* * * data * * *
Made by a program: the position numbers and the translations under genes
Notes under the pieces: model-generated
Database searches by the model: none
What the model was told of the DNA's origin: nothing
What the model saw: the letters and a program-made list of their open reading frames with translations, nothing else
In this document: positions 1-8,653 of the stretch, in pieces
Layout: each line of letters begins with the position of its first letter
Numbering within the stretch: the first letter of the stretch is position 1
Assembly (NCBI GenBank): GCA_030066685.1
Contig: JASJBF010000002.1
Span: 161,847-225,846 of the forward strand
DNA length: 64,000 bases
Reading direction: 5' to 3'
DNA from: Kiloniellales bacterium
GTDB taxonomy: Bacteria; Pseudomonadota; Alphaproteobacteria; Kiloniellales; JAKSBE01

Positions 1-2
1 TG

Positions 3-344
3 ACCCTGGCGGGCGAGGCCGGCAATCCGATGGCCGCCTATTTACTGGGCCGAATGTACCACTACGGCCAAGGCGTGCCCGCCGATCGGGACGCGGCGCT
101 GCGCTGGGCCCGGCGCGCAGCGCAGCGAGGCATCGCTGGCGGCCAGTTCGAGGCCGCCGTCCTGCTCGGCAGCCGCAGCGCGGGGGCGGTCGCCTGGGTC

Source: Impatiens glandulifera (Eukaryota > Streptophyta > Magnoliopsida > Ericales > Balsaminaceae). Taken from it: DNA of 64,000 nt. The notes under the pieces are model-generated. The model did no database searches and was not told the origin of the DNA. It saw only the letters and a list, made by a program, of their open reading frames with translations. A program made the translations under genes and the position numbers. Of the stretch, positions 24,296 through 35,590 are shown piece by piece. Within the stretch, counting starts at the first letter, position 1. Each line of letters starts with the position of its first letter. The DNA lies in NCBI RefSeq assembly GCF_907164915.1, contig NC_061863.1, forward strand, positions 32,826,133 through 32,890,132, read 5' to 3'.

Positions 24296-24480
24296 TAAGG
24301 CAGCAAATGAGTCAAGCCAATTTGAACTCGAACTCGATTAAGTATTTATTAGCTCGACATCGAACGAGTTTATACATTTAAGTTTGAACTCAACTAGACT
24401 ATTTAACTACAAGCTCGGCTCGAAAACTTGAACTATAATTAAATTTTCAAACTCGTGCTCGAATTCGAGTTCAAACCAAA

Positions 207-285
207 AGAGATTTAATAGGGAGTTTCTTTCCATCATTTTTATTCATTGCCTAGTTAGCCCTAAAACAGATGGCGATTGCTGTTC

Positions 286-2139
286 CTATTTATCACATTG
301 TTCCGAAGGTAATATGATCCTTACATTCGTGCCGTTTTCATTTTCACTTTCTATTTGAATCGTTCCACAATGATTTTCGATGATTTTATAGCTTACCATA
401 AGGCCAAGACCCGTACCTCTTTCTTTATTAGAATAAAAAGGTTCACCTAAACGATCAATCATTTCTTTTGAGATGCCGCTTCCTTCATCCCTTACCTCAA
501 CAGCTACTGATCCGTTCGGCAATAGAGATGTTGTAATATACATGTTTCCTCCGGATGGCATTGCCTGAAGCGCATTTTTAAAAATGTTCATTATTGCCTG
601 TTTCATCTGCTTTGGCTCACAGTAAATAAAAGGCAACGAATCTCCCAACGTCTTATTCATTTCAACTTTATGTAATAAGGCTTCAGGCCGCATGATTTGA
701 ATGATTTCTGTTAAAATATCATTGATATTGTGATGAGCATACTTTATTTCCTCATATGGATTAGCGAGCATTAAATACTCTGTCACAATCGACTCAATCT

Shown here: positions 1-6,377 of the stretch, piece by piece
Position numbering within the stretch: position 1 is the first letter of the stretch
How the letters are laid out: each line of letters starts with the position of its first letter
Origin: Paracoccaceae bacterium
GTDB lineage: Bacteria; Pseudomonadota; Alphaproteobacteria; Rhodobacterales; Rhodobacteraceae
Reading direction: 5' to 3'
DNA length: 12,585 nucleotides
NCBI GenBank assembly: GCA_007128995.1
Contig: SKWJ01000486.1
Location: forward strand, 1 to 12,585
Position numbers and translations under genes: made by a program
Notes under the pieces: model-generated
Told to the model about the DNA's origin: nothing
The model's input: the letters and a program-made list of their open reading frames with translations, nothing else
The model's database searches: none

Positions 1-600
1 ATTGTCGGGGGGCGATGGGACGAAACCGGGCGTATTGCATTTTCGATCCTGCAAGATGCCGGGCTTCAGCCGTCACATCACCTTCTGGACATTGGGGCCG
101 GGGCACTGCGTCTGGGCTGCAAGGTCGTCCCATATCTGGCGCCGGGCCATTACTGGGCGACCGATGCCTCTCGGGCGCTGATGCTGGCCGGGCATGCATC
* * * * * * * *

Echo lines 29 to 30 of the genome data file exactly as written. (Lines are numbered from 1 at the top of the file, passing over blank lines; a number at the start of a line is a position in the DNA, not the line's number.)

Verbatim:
286 CTATTTATCACATTG
301 TTCCGAAGGTAATATGATCCTTACATTCGTGCCGTTTTCATTTTCACTTTCTATTTGAATCGTTCCACAATGATTTTCGATGATTTTATAGCTTACCATA